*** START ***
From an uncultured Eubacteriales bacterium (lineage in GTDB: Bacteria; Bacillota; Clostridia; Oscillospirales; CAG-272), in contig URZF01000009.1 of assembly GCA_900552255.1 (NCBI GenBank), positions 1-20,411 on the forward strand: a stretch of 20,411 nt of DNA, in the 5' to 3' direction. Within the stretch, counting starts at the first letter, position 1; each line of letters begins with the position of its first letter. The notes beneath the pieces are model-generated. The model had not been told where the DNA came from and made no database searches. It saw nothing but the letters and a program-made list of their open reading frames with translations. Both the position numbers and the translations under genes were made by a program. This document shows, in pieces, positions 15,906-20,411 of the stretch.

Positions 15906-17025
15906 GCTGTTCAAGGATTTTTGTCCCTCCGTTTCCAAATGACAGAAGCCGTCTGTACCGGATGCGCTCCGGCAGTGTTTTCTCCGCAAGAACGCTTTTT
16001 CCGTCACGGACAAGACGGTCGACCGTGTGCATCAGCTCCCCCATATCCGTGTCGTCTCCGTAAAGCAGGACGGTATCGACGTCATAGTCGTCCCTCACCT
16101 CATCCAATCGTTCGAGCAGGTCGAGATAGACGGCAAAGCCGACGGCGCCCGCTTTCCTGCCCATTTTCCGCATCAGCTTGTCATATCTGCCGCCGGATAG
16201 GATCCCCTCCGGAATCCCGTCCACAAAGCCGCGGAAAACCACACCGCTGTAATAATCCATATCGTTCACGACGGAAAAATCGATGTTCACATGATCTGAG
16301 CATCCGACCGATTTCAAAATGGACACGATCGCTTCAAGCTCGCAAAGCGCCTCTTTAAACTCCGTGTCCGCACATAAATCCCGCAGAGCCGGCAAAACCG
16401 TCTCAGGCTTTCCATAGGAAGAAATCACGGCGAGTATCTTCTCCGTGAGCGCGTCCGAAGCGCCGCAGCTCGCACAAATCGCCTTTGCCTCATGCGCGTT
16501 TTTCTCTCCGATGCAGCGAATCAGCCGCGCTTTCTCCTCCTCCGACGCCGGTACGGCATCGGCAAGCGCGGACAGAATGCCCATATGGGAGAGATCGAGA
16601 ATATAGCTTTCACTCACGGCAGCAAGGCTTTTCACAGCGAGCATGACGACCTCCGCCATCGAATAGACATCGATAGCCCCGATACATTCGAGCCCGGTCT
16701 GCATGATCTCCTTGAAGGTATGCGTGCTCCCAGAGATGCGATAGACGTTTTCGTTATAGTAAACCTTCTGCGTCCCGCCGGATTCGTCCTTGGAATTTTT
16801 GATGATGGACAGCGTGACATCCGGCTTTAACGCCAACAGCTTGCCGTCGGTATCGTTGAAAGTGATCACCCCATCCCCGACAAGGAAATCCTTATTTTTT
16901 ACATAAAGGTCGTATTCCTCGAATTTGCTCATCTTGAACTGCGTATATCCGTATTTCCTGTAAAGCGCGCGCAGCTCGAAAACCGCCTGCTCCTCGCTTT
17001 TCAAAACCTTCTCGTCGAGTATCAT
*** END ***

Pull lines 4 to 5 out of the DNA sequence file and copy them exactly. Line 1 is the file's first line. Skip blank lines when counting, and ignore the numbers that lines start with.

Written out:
16001 CCGTCACGGACAAGACGGTCGACCGTGTGCATCAGCTCCCCCATATCCGTGTCGTCTCCGTAAAGCAGGACGGTATCGACGTCATAGTCGTCCCTCACCT
16101 CATCCAATCGTTCGAGCAGGTCGAGATAGACGGCAAAGCCGACGGCGCCCGCTTTCCTGCCCATTTTCCGCATCAGCTTGTCATATCTGCCGCCGGATAG